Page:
It seems to begin every year around the same time the holiday shopping and volunteering commercials start to air and wraps up right after Christmas.
The Food Bank of East Alabama “average[s] between 25 to 40 volunteers a day” during the months of August, September and October, according to Michelle Held, the program's volunteer coordinator at the food bank.
“November had a big increase as students were trying to finish their course required hours,” Held said.
Even though November saw an increase in volunteers for the food bank, the number of volunteers decreased as the semester came to a close.
“In December, our volunteers drop drastically due to students leaving town,” Held said.
In contrast, the Salvation Army of Lee County has a different experience during the winter.
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“The number of volunteers during the Christmas season is way over a hundred,” said Annabelle Tsui, the organization's director.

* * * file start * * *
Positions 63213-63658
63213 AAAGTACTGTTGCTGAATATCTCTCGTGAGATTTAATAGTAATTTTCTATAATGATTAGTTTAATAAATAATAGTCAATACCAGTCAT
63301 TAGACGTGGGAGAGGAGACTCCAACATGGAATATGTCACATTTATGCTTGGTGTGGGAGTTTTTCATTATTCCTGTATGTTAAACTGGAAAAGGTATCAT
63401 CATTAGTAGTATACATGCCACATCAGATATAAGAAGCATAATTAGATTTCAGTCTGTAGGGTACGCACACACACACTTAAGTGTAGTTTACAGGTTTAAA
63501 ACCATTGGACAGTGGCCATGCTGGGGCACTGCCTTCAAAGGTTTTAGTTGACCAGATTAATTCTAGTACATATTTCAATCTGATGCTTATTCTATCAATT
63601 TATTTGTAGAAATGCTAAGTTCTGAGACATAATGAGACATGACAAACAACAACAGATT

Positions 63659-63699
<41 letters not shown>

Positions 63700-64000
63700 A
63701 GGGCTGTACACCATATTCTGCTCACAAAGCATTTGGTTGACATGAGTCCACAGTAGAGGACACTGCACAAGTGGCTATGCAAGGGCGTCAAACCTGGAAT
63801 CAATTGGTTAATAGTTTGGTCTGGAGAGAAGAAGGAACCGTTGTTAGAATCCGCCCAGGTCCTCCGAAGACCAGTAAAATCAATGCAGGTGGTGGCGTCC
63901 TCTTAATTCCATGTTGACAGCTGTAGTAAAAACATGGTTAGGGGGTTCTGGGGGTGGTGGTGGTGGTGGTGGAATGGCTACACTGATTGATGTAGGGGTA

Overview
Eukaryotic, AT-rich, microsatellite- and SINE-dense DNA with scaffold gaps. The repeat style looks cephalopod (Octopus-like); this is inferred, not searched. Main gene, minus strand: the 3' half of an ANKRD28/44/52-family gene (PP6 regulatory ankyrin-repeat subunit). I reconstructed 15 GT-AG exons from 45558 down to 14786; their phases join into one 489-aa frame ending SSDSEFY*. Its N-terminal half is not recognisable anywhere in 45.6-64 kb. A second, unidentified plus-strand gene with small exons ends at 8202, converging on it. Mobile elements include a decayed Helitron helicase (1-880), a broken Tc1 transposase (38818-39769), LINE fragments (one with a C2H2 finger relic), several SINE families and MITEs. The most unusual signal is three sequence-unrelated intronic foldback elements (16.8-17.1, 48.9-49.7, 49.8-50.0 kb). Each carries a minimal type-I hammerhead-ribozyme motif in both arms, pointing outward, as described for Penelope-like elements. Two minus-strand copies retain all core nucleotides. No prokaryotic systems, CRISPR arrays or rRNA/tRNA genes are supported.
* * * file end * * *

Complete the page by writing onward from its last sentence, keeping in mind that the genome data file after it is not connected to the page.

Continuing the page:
This varies greatly from their typical, “four to five volunteers per week.”
Both Held and Tsui said their respective organization sees variation in their numbers during the holiday season.
For the Food Bank of East Alabama, the number of volunteers depends on University students, and it “tend[s] to see more volunteers come back by the middle of January after winter breaks and traveling," Held said.
Held spoke of the Salvation Army's need for volunteers.
“Hunger in our seven-county service area is a year-round issue, and we are always in need of volunteers since we pick up from grocery stores each day of the week,” she said. “There is always need for volunteers here, and we look forward to working with them here.”
Tsui shared the same sentiment.
"Volunteers help us lower our personal expenses, which gives back to serve the community, serve people in need," Tsui said.
Despite the giving season
Tsui and Held both emphasized that Auburn University students make a difference, and they encourage students to find the time to go out and make a difference in the community.
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